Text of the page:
flood-gate  in  the  culvert  through  Kentucky  street. 


December  5,  1888.  Whether  the  Board  of  Supervisors  have  the  power  in 
advertising  for  bids  for  public  printing  to  provide  for  receiving  separate  bids 
to  different  newspapers  if  such  should  be  the  low  bidders  in  each  case. 


December  6,  1888.     In  relation  to  the  printing  pertaining  to  the  Sheriff's 
department.  

January  25,  1889.     In  relation   to  offer  of  compromise  and  settlement  of 
cause  of  H.  A.  Soltsien  vs.  City  and  County. 


February  8,  1889.     Whether  a  contract  for  public  printing,  the  said  print- 
ing to  ba  done  without  charge,  is  legal  and  binding  upon  the  parties  thereto. 


February  20,  1889.  In  relation,  to  the  petition  of  Benjimin  Broderick 
stating  that  a  valuable  animal  was  permanently  injured  by  a  fallen  telegraph 
wire,  and  whether  the  City  is  liable  for  same. 


February  21,  1889.     In  relation  to  a  deed  of  a  strip  of  land  contiguous  to 
Silver  alley,  conditionally  provided  said  alley  is  called  Hopkins  street. 


Feb.  21,  1889.     In  relation  to  the  power  of  the  Board  to  order  the  paving 
of  Kentucky  street  by  picemeal.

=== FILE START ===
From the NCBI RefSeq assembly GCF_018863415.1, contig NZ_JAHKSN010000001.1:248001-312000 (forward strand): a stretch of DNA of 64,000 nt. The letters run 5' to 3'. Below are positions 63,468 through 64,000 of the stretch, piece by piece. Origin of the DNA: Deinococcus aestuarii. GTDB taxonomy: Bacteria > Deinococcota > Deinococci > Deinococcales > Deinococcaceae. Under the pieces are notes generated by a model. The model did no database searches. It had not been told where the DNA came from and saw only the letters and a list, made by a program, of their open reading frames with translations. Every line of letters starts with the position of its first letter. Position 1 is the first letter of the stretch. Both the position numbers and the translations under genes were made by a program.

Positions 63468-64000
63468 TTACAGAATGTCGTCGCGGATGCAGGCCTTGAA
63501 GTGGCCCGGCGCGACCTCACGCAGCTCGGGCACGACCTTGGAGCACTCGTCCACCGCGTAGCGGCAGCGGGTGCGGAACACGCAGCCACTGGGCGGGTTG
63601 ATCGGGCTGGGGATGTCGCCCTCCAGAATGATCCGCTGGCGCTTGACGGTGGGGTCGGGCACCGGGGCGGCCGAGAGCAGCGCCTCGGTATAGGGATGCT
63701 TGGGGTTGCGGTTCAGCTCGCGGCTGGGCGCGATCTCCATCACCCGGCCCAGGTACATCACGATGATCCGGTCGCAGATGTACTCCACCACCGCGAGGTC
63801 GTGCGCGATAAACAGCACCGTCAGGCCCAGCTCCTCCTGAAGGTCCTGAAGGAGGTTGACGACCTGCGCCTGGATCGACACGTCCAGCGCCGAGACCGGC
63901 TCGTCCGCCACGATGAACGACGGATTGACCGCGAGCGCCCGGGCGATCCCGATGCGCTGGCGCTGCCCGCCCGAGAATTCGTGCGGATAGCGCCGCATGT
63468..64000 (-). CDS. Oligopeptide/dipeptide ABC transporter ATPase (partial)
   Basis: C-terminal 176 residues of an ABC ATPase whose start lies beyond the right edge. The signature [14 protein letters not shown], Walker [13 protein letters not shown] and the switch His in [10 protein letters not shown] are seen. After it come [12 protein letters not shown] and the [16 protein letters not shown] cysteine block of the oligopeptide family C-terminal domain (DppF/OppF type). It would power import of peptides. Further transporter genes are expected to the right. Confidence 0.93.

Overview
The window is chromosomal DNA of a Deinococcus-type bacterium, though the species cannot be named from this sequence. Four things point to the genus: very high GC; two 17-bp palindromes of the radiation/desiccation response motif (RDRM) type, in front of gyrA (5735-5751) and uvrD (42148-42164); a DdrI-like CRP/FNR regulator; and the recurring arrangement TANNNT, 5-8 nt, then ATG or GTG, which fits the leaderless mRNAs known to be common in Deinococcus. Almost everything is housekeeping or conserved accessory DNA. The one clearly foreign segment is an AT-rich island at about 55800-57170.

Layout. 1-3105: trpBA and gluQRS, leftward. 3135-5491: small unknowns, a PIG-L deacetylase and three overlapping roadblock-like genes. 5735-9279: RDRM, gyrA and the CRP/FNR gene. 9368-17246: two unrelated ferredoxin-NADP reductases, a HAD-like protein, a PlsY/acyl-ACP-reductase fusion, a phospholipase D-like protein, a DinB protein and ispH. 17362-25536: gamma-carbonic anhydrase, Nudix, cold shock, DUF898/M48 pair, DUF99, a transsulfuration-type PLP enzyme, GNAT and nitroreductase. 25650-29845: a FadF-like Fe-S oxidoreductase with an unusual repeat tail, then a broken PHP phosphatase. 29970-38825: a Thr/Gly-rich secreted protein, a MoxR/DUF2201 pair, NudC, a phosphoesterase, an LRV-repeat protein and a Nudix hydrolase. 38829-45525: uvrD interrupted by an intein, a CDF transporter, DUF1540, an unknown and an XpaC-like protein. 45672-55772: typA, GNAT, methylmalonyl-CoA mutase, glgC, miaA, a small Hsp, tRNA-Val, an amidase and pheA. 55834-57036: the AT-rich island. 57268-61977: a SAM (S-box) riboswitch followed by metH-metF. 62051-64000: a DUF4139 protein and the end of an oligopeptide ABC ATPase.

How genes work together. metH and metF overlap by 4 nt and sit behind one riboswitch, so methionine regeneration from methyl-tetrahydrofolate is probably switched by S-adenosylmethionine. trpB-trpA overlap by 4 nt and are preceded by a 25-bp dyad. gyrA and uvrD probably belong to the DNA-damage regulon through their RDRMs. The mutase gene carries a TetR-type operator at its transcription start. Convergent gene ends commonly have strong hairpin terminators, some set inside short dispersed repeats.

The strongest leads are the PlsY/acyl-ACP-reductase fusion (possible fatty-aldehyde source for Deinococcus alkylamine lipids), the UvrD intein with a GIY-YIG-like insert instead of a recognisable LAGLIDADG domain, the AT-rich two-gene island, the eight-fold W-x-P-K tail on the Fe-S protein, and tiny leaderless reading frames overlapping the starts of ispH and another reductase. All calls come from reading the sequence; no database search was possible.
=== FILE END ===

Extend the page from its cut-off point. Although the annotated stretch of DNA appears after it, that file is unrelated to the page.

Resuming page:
March  20,  1889,  Whether  assessment  for  a  sewer  in  the  crossing  of 
Twenty-third  and  York  street  is  made  pursuant  to  the  provisions  of  the 
street  law. 

March  20,  1839.  In  relation  to  appeal  papers  of  Ludwig  Altschul  from  an 
.assessment  for  the  construction  of  an  iron-stone  pipe  sewer,  und  as  to  the 
legality  of  the  assessment. 


MUNICIPAL  LITIGATION.  319 

March  26,  1889.     Whether  the  assessment  for  sewering  in  the  crossing  of 
Twenty-fifth  street  and  San  Jose  avenue  is  made  out  as  provided  by  law. 


April  1,  1889.  Whether  the  Board  of  .Supervisors  have  the  power  to  des- 
ignate the  newspaper  in  which  all  resolutions,  etc.,  in  reference  to  street  work 
shall  be  published. 

April  4,  1889.  As  to  the  power  of  the  Board  to  appoint  an  Inspector  of 
Elevators,  etc.,  and  as  to  the  correctness  of  the  order  drawn. 


April  23,  1889.     In  relation  to  appeal  bond  of  Victor  LeRoy  et  al.  vs.  The 
City  and  County. 

June  26,  1889.     Whether  Clipper  street  is  an  open  street. 


June  27,  18§9.     In  relation  to  a  demand  of  E.  W.  Burr. 
June  28,  1889.     Whether  the  Board  of  Supervisors  have  jurisdiction  over 
Point  Lobos  avenue  for  the  establishment  of  a  system  of  sewerage. 


TO  THE  MAYOK. 

July  3,  1889.     Whether  resolution  of  the  Board  of  Supervisors  No.  1,402, 
in  relation  to  some  street  work,  is  legal  or  not. 


February  8,  1889.     In  reclation  to  the  correctness  of  a  deed  from  Mrs. 
Rosina  Young  to  the  City  and  County. 


May  6,  1889.  The  power  of  the  Mayor  to  execute  a  new  deed  to  John  W. 
Mackay  for  a  certain  piece  of  land  for  which  the  latter  holds  a  defective  deed 
from  a  previous  Mayor. 


TO  THE  AUDITOE. 

May  9,  1889.  In  relation  to  the  demands  of  Messrs.  Flournoy  &  Mhoon 
and  W.  W.  Foote,  Esq. ,  special  counsels  .in  the  suit  of  Spring  Valley  Water